Organizational justice and injustice are widely noted influences on employees' ethical behavior. Corporate ethics programs also raise issues of justice; organizations that fail to follow-through on their ethics policies may be perceived as violating employees' expectations of procedural and retributive justice. In this empirical study of four large corporations, we considered employees' perceptions of general organizational justice, and their perceptions of ethics program follow-through, in relation to unethical behavior that harms the organization, and to employees' willingness to help the organization by reporting ethical problems and issues to management. Results show that when employees perceive general organizational justice and ethics program follow-through, there is less unethical behavior and greater willingness to report problems. General justice and ethics program follow-through also interact with each other, showing that the impact of ethics initiatives is influenced by the organizational context.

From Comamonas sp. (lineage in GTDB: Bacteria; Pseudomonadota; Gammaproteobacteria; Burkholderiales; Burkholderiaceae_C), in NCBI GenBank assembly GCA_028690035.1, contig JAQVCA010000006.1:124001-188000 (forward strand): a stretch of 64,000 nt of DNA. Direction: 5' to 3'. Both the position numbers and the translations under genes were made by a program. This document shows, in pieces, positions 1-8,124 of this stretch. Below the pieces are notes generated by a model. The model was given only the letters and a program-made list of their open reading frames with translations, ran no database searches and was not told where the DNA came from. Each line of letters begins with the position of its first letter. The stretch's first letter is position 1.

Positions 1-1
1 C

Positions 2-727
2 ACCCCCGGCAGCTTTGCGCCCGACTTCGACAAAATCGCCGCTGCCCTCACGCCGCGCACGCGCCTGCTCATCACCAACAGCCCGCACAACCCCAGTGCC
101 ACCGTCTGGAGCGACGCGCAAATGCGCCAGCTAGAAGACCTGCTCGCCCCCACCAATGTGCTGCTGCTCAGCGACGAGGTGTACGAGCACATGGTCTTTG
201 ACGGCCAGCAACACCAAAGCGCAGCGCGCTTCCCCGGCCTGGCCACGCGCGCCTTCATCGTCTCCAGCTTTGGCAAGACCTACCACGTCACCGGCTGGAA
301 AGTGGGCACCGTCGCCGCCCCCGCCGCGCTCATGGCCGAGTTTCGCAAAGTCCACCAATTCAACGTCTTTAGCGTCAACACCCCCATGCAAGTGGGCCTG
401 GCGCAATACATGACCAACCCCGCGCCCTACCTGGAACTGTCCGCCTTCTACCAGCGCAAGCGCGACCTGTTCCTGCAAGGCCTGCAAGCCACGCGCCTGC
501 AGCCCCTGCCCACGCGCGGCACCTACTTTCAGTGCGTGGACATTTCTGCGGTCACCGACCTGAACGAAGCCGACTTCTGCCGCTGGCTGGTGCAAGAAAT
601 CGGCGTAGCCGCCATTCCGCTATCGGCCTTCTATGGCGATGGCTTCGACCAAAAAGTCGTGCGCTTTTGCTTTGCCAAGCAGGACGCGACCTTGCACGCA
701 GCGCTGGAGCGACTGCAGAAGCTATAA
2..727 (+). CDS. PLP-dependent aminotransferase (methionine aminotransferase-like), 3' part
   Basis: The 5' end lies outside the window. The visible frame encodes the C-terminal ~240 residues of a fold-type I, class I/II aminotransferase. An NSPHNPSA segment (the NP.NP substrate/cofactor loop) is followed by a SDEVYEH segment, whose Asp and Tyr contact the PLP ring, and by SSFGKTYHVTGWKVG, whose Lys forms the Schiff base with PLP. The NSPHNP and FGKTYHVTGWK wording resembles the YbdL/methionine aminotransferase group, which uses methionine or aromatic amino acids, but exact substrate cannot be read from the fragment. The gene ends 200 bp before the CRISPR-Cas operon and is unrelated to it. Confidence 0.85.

|Original language||English (US)|
|Number of pages||21|
|Journal||Business Ethics Quarterly|
|State||Published - Oct 2001|
All Science Journal Classification (ASJC) codes
- Business, Management and Accounting(all)
- Economics and Econometrics